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Refugee Week 2020 - Insight into a Refugee Experience

Published Tuesday 16 June 2020
  • Education and Employment

Each year, Australia welcomes over 12,000 refugees1. This week we celebrate and recognise Refugee Week and the theme Celebrating the Year of Welcome. We sat down with Wesley Mission Queensland employee, Lubna, who migrated from Iraq to Australia in 2018. Lubna shares that it’s not easy arriving in a new country for a new life.

“Being a refugee is not an easy job, it takes time to adapt to a new country, new lifestyle and working environment. Everything is different; new currency, new language, accent and often a completely different culture,” says Lubna. 

Lubna has been working for Wesley Mission Queensland as a Project Administration Officer since February 2020. Her journey started by connecting with Multicultural Australia, where they advised her to apply for Building Australian Skills for Employment (BASE) Work Skills Traineeship program managed by Ethnic Communities Council of Queensland (ECCQ).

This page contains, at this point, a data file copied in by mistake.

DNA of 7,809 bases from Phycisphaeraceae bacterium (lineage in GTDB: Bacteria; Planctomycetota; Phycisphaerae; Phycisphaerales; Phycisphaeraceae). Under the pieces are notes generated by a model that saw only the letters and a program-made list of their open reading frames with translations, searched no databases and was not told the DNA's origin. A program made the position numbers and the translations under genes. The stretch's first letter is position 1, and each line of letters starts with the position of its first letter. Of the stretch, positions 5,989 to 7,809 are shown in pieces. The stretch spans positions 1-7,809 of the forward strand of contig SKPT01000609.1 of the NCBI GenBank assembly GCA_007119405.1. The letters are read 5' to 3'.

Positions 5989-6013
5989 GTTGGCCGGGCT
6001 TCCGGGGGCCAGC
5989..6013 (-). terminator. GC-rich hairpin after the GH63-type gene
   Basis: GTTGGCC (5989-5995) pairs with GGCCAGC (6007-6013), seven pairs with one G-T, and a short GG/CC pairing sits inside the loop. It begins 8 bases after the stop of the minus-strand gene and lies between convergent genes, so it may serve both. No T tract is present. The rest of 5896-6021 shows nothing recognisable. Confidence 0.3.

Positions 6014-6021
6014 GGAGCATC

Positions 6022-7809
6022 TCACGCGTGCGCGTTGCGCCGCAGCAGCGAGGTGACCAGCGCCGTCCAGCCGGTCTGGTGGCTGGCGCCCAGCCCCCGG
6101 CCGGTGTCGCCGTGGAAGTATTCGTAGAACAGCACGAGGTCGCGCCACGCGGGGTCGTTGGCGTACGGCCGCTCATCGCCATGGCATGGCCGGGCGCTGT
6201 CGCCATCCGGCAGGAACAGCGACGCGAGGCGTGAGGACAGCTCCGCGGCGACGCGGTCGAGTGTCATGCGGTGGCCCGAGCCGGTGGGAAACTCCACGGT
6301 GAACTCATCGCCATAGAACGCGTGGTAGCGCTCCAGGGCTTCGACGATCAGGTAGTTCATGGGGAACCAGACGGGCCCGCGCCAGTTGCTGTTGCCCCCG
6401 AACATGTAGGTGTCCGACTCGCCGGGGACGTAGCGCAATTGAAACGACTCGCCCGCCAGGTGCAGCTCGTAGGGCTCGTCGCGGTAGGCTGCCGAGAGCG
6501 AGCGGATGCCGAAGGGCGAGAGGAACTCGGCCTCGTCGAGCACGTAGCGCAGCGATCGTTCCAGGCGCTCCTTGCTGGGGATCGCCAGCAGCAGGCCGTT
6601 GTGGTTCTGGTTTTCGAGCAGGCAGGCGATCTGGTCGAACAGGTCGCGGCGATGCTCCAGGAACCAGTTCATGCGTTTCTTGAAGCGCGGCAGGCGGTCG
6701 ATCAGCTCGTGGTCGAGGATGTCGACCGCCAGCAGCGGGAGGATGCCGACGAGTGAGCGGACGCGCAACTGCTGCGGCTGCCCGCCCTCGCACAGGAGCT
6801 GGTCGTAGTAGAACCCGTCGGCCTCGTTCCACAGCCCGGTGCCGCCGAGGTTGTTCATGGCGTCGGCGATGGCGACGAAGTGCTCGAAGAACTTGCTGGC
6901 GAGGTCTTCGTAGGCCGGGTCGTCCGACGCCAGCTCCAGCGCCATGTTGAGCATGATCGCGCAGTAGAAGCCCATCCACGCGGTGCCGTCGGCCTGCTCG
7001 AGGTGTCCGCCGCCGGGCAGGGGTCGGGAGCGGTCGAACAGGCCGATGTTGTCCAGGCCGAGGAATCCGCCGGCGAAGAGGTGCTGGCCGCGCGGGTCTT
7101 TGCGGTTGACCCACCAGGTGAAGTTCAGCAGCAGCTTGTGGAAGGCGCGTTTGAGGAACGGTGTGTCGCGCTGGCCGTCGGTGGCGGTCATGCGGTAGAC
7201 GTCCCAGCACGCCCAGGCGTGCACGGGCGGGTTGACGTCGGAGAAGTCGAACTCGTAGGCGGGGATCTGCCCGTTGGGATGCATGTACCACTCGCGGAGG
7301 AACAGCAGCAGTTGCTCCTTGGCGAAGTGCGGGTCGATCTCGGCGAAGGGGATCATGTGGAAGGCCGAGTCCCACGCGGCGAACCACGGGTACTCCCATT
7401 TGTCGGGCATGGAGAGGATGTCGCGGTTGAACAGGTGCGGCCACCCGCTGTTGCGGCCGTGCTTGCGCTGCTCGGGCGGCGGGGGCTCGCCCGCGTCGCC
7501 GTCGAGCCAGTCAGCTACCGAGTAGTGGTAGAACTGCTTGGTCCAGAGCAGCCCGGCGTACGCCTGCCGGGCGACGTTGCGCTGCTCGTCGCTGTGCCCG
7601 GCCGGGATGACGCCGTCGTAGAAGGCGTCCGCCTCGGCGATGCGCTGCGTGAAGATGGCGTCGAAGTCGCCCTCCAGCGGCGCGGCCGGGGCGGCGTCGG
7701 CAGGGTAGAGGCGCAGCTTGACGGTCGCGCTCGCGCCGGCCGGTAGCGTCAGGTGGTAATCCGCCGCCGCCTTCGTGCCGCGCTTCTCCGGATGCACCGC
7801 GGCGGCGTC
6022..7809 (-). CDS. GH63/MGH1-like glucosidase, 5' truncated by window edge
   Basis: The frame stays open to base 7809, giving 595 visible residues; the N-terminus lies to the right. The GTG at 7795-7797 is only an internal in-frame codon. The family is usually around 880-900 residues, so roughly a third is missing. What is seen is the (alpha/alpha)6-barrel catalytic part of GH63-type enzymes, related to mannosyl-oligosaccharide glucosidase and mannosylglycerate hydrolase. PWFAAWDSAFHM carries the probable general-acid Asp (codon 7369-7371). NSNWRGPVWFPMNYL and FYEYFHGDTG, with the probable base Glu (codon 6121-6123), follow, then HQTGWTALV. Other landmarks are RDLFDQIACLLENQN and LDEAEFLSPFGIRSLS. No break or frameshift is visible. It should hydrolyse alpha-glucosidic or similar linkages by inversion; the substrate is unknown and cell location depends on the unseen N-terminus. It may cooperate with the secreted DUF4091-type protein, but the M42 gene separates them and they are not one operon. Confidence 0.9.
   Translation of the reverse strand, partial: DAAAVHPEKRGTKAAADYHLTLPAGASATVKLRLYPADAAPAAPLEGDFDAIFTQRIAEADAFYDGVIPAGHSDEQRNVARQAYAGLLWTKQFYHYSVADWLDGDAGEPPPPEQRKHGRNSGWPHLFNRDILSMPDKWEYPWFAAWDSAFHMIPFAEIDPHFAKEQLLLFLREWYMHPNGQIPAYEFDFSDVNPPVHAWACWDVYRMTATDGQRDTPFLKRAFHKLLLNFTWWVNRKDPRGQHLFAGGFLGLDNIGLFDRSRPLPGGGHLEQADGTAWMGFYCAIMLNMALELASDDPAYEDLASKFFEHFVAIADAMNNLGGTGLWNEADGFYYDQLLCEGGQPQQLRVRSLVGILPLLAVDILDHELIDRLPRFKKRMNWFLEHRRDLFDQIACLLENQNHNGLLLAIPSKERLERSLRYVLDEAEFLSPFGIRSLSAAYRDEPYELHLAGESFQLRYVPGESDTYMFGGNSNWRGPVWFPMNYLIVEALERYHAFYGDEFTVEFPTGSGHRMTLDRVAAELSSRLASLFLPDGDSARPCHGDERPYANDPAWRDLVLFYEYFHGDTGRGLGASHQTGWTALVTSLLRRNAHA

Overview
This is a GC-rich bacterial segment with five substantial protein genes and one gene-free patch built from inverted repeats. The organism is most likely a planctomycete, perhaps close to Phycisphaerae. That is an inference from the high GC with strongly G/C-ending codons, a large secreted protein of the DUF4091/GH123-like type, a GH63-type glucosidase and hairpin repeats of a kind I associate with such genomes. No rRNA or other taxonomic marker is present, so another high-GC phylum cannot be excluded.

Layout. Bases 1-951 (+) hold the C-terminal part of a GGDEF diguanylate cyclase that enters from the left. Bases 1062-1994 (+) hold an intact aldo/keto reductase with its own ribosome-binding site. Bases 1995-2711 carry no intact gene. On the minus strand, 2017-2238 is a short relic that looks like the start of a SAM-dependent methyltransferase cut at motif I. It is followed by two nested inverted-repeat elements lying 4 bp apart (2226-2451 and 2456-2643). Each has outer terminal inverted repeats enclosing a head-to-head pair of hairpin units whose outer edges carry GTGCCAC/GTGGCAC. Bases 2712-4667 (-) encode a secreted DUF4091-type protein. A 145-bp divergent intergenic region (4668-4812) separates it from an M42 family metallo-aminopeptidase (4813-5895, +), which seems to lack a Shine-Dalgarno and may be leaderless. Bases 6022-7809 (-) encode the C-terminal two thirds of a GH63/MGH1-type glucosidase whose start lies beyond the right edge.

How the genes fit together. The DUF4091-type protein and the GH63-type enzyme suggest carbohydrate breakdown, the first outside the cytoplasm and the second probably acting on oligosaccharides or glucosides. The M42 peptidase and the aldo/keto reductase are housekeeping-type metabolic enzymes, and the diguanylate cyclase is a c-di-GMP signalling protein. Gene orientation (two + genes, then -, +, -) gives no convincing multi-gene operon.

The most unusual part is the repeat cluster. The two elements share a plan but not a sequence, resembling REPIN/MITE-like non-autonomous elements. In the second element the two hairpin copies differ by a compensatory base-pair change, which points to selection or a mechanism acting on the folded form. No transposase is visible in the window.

“The Ethnic Communities Council of Queensland’s BASE Work Skills Traineeship program will assist unemployed professionally qualified migrants and recent university graduates by providing training in Business Administration skills. It is designed to create employment opportunities and to further develop skills in an Australian Workplace,” says Lubna.

“I found out about Wesley Mission QLD (WMQ) through ECCQ and they connected me with Bilge Ozgun, WMQ’s Diversity and Inclusion Lead, where I then went for two interviews and soon began working for WMQ.

“I wanted to work for WMQ, as it is a values-based organisation. I always like to work in an organisation with strong values - Innovation, Hope, Integrity, Compassion, Justice, Empowerment, Respect."

WMQ offer free workplace English classes for the West End and Logan community, as well as WMQ employees. It provides a safe space for people where English is their second language, a place to learn and improve their literacy, resumes, cover letters and to connect with others.

“There is a great support at WMQ, especially having access to the free workplace English classes. These classes prepare employee to be confident at their job, as well as teaching them the English they need at their work place to build their English skills,” says Lubna.

“I am grateful to be a part of WMQ, I have learnt a lot from this community organisation and I have built many professional contacts. Thank you for giving me a chance to become part of this organisation.”

Now, more than ever, is the time to learn more about refugees in Australia. To learn more, visit the Refugee Week website. Let’s build a future that includes everyone.


1Settlement services international, Refugee FAQs